Relations between London and Islamabad soured last week when Cameron said Pakistan must not “look both ways” in secretly promoting violent extremism while pretending to seek regional stability.

Britain is the second largest troop contributor to a NATO force in Afghanistan, which faces daily attacks from Taliban fighters who intelligence analysts say draw operational support and funding from Pakistan.

The Pakistani leader is due to meet the British prime minister on Friday at his country retreat outside London, despite calls from some in Pakistan for him to cancel the visit in protest at Cameron’s criticism.

Zardari’s office rejected this idea, arguing that the trip gives Pakistan a chance to make its case, according to Monday’s statement, which cited presidential spokesman Farhatullah Babar.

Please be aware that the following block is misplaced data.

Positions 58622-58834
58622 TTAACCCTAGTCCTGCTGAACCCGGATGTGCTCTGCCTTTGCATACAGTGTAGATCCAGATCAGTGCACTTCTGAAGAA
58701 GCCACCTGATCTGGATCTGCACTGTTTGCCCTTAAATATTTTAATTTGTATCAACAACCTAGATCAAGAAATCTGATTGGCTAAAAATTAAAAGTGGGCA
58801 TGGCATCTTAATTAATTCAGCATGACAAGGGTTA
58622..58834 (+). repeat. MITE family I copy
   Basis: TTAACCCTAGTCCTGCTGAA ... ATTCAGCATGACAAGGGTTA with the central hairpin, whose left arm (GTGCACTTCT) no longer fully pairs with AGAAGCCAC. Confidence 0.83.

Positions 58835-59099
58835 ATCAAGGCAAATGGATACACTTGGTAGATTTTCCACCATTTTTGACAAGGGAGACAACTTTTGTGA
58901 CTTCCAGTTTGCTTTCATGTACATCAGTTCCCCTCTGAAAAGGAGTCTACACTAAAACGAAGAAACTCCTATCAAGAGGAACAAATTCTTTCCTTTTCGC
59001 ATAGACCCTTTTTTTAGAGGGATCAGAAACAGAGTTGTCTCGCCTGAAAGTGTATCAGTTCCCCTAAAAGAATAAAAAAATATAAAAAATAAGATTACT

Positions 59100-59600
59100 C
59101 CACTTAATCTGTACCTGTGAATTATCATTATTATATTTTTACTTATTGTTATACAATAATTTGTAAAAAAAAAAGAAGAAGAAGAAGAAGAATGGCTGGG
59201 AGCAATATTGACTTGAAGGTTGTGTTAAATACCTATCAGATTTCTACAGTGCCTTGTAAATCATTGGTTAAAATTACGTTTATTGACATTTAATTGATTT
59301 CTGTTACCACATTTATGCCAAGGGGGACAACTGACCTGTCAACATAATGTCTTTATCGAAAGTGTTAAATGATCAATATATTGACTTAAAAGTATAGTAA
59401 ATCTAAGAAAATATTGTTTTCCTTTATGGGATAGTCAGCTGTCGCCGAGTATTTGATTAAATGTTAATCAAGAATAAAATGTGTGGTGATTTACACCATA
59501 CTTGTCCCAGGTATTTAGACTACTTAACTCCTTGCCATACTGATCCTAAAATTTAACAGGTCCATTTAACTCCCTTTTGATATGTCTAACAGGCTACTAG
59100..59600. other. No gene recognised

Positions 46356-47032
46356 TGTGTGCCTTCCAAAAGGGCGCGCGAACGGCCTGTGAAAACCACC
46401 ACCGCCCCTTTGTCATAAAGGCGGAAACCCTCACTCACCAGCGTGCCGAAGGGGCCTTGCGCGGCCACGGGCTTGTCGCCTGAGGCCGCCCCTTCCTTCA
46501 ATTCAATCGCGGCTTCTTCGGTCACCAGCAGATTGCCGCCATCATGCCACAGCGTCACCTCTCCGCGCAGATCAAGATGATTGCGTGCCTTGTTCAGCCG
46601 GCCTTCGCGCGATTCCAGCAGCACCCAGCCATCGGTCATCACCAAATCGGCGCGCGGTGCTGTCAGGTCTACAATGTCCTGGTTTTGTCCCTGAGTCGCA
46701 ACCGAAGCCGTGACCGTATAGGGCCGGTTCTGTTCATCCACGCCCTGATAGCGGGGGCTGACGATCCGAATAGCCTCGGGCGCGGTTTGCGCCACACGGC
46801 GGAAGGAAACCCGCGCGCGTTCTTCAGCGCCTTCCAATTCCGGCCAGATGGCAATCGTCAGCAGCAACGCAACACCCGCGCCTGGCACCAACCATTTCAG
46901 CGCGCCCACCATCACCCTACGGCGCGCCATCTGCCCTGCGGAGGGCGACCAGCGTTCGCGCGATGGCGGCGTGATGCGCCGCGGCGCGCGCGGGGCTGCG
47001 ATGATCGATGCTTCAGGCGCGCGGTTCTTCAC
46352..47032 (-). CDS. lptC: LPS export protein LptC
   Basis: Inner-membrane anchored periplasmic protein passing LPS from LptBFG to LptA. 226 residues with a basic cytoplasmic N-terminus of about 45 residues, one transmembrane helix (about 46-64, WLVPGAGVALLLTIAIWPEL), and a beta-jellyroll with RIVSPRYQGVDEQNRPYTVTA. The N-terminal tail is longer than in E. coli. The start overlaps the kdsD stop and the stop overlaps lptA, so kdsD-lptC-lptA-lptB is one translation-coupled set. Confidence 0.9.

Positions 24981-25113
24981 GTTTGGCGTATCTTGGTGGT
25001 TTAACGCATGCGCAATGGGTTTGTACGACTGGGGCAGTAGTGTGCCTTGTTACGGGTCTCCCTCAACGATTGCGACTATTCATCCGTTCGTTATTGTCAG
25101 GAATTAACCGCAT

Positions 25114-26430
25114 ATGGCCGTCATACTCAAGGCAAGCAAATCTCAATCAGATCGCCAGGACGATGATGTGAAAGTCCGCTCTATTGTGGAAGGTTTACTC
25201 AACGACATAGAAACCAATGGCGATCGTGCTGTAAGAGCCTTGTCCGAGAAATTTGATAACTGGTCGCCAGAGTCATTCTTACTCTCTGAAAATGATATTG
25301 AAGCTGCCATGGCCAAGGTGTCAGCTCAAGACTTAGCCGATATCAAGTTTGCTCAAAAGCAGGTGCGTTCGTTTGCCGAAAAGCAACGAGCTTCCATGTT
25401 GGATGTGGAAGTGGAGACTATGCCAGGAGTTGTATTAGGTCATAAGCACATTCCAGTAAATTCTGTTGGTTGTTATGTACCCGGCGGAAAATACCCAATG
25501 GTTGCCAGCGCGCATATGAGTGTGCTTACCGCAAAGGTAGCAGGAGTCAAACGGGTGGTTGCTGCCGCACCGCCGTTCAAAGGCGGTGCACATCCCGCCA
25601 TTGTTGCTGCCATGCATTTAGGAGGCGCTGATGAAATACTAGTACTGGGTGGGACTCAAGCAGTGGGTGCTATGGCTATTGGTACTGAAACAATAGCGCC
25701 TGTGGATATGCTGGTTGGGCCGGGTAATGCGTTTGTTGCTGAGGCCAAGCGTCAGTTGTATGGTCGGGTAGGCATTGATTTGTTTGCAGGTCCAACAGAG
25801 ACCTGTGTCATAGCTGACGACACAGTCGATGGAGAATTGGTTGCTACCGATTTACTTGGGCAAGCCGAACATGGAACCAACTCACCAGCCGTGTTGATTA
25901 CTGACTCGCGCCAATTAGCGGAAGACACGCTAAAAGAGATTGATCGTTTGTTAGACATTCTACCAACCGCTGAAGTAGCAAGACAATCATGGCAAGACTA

Following Cameron’s remarks, it was now “all the more important that the president’s visit to the UK went ahead as planned to raise this and other issues with the British prime minister,” said the statement.

Despite the storm over Cameron’s accusations — which were made during a trade visit to Pakistan’s arch-foe India — London has refused to back down. A spokesman for the prime minister insisted earlier Monday he stood by his remarks but made it clear Cameron had been referring to elements within the Pakistani state and not to the policies of Zardari’s government.

The terror row threatened to deepen Monday, when Pakistani Foreign Minister Shah Mehmood Qureshi hauled in Britain’s high commissioner — the Commonwealth equivalent of an ambassador — for a dressing-down over the Indian speech.